So, I still don’t understand the draw of the Scouting life and though I know that the Girl Scouts have beefed up the types of merit badges they offer to include more outdoorsy kind of activities in the hopes of appearing less… 1950’s, I’m still clueless as to what their goals really are, but that’s ok. They just need to keep me in Thin Mints and I’ll keep handing over the contents of my wallet to the nice young girls on the front step in the brown and green uniforms. At least I think they were Girl Scouts.

If Lulu Belle ever decides to join their ranks, I am truly doomed. Doomed and in a sugar coma… So I guess I won’t know about it, at any rate. And now… If you’ll excuse me, I feel a freezer raid coming on.

Don’t Step in What the Bear Left. Part II

With a sigh that all but shouted the word “WUSS!” Mountain Man bent to the offer and as the motel came into view, we pulled into the mostly empty parking lot. Our residence for the evening was exactly what you’d expect of a motel that was out in the middle of nowhere. It was thread bare, tired, and I’m guessing, last updated in the seventies judging by the paint choices of avocado green and harvest gold. What it did do is keep up out of the rain that night. To be honest, it was a fairly light rain and the news didn’t report of any tornados swooping out of the sky in search of young girls in blue dresses and accompanying dogs. As I lay in bed listening to the patter on the roof that night, I admit I felt fairly vindicated. We might not have been in mortal danger had we camped, but getting damp involved the crappy shower in the bathroom rather than a squishy sleeping bag.

The next day we were out and on the road as early as we could stand it. Mountain Man had instigated a cunningly evil rule for our road trip. Something to get us moving and moving with determination. Breakfast could not be had in the town where we slept. We needed to rack up some miles before dealing with our stomachs. Out here, that could mean quite a spell. We trundled along and eventually found sustenance, but not our friendly waitress’s friend. It’s an imperfect world. By lunch, we were making some really good progress and were closing in on the upper peninsula of Michigan. We decided that we would take our mid day break on the Canadian side of the Great Lakes and pulled of the main road to search for food. What we found, were bugs. Lots and lots of bugs.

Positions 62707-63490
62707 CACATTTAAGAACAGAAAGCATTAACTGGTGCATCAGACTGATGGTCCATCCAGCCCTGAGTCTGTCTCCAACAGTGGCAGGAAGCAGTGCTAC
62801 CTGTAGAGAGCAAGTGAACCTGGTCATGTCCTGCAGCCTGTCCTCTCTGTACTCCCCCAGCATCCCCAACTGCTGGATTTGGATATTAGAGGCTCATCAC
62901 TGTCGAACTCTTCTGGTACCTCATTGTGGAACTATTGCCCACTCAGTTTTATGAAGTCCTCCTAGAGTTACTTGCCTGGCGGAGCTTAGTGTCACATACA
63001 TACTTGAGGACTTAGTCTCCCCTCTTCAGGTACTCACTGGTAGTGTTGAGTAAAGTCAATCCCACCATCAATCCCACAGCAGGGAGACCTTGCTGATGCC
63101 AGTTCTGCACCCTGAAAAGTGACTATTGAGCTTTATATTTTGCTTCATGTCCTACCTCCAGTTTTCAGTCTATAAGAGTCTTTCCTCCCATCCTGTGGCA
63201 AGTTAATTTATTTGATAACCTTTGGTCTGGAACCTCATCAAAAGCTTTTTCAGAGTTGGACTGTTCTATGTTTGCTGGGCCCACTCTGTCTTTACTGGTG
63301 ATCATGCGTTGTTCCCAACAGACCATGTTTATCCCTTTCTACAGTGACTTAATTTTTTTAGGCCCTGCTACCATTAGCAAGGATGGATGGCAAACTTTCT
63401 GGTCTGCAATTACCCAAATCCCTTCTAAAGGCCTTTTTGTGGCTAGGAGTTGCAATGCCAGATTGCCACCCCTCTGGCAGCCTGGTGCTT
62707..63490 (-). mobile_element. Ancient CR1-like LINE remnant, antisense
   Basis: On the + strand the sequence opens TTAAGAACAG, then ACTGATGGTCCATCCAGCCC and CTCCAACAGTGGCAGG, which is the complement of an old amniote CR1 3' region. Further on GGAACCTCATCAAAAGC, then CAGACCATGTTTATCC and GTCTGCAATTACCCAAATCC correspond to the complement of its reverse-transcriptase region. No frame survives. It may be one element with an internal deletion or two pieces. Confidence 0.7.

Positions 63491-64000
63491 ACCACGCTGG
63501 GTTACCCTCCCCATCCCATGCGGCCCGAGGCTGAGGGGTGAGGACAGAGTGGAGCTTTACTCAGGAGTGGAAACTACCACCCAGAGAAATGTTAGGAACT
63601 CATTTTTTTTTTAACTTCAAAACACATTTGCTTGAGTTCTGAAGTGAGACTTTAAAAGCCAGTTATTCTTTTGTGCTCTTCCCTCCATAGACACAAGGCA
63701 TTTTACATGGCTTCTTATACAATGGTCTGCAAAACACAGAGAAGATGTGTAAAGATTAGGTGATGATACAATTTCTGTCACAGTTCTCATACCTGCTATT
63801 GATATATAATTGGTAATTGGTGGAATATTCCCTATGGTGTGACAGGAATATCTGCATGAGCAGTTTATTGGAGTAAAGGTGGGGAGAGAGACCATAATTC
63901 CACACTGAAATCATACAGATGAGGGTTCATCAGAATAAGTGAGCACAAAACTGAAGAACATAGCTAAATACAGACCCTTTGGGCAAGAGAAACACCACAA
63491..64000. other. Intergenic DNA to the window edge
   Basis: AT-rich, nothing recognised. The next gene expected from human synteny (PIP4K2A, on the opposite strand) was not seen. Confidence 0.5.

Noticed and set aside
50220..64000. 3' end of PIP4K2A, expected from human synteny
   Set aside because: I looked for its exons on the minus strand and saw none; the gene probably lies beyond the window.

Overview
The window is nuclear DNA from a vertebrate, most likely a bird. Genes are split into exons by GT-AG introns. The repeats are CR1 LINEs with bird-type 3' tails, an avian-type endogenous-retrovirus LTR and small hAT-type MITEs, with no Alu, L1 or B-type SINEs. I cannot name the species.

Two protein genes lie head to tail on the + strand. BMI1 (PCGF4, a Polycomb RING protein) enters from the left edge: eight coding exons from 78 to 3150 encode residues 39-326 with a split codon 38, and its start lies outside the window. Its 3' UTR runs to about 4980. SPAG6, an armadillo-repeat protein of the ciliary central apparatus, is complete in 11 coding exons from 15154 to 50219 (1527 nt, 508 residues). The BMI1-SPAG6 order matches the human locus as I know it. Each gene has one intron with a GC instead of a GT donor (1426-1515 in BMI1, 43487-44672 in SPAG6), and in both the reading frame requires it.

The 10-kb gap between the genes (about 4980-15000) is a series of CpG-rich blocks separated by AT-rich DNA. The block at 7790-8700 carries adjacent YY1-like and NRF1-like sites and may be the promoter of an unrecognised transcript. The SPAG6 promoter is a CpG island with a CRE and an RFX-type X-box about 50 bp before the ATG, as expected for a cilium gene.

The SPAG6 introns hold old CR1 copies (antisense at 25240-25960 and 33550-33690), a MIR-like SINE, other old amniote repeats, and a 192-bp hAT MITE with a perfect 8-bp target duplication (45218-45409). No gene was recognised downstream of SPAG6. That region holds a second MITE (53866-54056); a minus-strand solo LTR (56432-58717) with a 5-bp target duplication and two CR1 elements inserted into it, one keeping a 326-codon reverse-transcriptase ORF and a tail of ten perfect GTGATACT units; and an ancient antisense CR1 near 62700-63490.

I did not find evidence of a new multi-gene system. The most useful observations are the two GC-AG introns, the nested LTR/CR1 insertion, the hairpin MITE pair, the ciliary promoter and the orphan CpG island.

Here’s something that you might not know. The Mayfly is a little over an inch and a quarter long. It lays its eggs on the surface of fresh water, which then sinks, and hatches into a nymph. This nymph can live for about a year or so, nibbling on all sorts of aquatic interests. Then, one day, it will go up to the surface, break through its outer skin and emerge into the air as a fully formed mayfly, looking for love and looking fast. It often has only a day or so to fulfill its function. Now imagine all of these nymphs doing this at the SAME TIME. What you get is roughly a billion-zillion mayflies cavorting around, mating and getting squished on your car.

shadfly01